11

A typical implementation of a DDD repository doesn't look very OO, for example a save() method:

package com.example.domain;

public class Product {  /* public attributes for brevity */
    public String name;
    public Double price;
}

public interface ProductRepo {
    void save(Product product);
} 

Infrastructure part:

package com.example.infrastructure;
// imports...

public class JdbcProductRepo implements ProductRepo {
    private JdbcTemplate = ...

    public void save(Product product) {
        JdbcTemplate.update("INSERT INTO product (name, price) VALUES (?, ?)", 
            product.name, product.price);
    }
} 

Such an interface expects a Product to be an anemic model, at least with getters.

On the other hand, OOP says a Product object should know how to save itself.

package com.example.domain;

public class Product {
    private String name;
    private Double price;

    void save() {
        // save the product
        // ???
    }
}

The thing is, when the Product knows how to save itself, it means the infstrastructure code is not separated from domain code.

Maybe we can delegate the saving to another object:

package com.example.domain;

public class Product {
    private String name;
    private Double price;

    void save(Storage storage) {
        storage
            .with("name", this.name)
            .with("price", this.price)
            .save();
    }
}

public interface Storage {
    Storage with(String name, Object value);
    void save();
}

Infrastructure part:

package com.example.infrastructure;
// imports...

public class JdbcProductRepo implements ProductRepo {        
    public void save(Product product) {
        product.save(new JdbcStorage());
    }
}

class JdbcStorage implements Storage {
    private final JdbcTemplate = ...
    private final Map<String, Object> attrs = new HashMap<>();

    private final String tableName;

    public JdbcStorage(String tableName) {
        this.tableName = tableName;
    }

    public Storage with(String name, Object value) {
        attrs.put(name, value);
    }
    public void save() {
        JdbcTemplate.update("INSERT INTO " + tableName + " (name, price) VALUES (?, ?)", 
            attrs.get("name"), attrs.get("price"));
    }
}

What is the best approach to achieve this? Is it possible to implement an object-oriented repository?

  • 2
    OOP says a Product object should know how to save itself - I'm not sure that's correct really... OOP in itself doesn't really dictate that, it's more of a design/pattern problem (which is where DDD/whatever-you-use comes in) – jleach Feb 9 at 10:15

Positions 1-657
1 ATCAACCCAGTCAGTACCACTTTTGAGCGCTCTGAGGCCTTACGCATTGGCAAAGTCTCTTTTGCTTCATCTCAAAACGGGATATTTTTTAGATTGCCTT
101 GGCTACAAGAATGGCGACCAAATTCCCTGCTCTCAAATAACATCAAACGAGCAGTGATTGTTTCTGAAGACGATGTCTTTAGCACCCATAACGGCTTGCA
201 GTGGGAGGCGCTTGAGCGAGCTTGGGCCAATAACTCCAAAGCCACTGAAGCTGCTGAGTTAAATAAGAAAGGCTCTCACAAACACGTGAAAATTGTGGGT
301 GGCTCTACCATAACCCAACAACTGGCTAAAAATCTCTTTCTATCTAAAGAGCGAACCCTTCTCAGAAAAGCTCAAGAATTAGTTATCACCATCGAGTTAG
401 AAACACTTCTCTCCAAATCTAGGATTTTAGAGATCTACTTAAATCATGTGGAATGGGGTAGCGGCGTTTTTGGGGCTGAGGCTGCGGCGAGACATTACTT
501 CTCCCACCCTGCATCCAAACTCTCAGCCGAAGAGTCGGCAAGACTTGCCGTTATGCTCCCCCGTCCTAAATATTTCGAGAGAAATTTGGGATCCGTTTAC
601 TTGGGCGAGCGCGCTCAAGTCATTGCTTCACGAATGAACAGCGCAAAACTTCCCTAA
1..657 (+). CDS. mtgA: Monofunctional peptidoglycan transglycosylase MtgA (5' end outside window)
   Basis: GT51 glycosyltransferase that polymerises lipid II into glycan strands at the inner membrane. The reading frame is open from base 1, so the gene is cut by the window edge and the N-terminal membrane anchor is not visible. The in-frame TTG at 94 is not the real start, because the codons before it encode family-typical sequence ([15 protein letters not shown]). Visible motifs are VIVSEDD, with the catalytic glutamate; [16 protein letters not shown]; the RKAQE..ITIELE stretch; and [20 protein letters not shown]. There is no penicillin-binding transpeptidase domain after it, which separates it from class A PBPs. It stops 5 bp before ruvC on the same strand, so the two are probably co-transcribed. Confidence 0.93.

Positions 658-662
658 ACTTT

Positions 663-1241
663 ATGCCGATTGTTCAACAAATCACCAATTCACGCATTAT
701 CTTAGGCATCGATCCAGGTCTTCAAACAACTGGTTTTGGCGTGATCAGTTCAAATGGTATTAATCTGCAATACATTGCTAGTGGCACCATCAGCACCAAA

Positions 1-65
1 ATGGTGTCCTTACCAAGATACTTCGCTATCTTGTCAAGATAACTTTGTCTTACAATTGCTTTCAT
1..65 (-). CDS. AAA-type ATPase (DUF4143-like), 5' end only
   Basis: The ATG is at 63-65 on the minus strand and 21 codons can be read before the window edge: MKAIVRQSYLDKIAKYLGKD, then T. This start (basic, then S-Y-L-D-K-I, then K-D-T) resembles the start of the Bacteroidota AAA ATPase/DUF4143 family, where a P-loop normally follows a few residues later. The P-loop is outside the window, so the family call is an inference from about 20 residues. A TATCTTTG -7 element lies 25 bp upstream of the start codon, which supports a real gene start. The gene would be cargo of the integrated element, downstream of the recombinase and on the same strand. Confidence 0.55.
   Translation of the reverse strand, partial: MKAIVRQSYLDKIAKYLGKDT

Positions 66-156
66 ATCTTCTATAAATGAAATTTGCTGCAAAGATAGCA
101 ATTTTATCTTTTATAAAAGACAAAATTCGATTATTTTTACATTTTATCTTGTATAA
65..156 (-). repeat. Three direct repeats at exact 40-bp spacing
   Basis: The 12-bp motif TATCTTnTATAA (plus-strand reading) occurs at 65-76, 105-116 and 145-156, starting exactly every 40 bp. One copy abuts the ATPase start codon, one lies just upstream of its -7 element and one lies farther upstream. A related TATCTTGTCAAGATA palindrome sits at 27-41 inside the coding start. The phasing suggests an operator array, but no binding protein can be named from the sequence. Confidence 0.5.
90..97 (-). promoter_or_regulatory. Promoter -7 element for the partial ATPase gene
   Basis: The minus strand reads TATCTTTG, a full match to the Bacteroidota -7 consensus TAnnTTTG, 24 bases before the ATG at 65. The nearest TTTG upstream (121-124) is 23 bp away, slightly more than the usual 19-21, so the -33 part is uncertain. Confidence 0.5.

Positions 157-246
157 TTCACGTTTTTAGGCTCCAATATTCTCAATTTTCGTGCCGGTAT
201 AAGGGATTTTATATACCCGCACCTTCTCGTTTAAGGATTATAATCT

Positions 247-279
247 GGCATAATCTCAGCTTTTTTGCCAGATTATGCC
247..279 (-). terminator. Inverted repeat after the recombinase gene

• 1
    Remember that in the context of OOP, it's talking about objects. Just objects, not data persistence. Your statement indicates that a object's state should not be managed outside itself, which I agree with. A repository is responsible for loading/saving from some persistence layer (which is outside of the realm of OOP). The class properties and methods should maintain their own integrity, yes, but this doesn't mean another object cannot be responsible for persisting the state. And, getters and setters are to ensure integrity of incoming/outgoing data of the object. – jleach Feb 9 at 10:39
  • 1
    "this doesn't mean another object cannot be responsible for persisting the state." - I didn't say that. The important statement is, that an object should be active. It means the object (and no one else) can delegate this operation to another object, but not the other way around: no object should just collect information from a passive object to process its own selfish operation (as a repo would do with getters). I tried to implement this approach in snippets above. – ttulka Feb 9 at 10:52
  • 1
    @jleach You're right, our undestanding of OOP is different, for me getters+setters are no OOP at all, otherwise my question had no sense. Thank you anyway! :-) – ttulka Feb 9 at 11:00
  • 1
    Here is an article about my point: martinfowler.com/bliki/AnemicDomainModel.html I'm not againt the anemic model in all cases, for example it is a good strategy for functional programming. Just not OOP. – ttulka Feb 9 at 11:03
6

You wrote

On the other hand, OOP says a Product object should know how to save itself

and in a comment.

... should be responsible for all the operation done with it

This is a common misunderstanding. Product is a domain object, so it should be responsible for the domain operations which involve a single product object, no less, no more - so definitely not for all operations. Usually persistence is not seen as a domain operation. Quite the opposite, in enterprise applications, it is not uncommon trying to achieve persistence ignorance in the domain model (at least to a certain degree), and keeping persistence mechanics in a separate repository class is a popular solution for this. "DDD" is a technique which aims at this kind of applications.

So what could be a sensible domain operation for a Product? This depends actually on the domain context of the application system. If the system is a small one and only supports CRUD operations exclusively, then indeed, a Product may stay quite "anemic" as in your example. For such kind of applications, it may be debatable if putting the database operations into a separate repo class, or using DDD at all, is worth the hassle.

However, as soon as your application supports real business operations, like buying or selling products, keeping them in stock and managing them, or calculating taxes for them, it is quite common you start to discover operations which can be placed sensibly in a Product class. For example, there might be an operation CalcTotalPrice(int noOfItems) which calculates the price for `n items of a certain product when taking volume discounts into account.

So in short, when you design classes, you need to think about your context, in which of Joel Spolsky's five worlds you are, and if the system contains enough domain logic so DDD will be benefitial. If the answer is yes, it is quite unlikely you end up with an anemic model just because you keep the persistence mechanics out of the domain classes.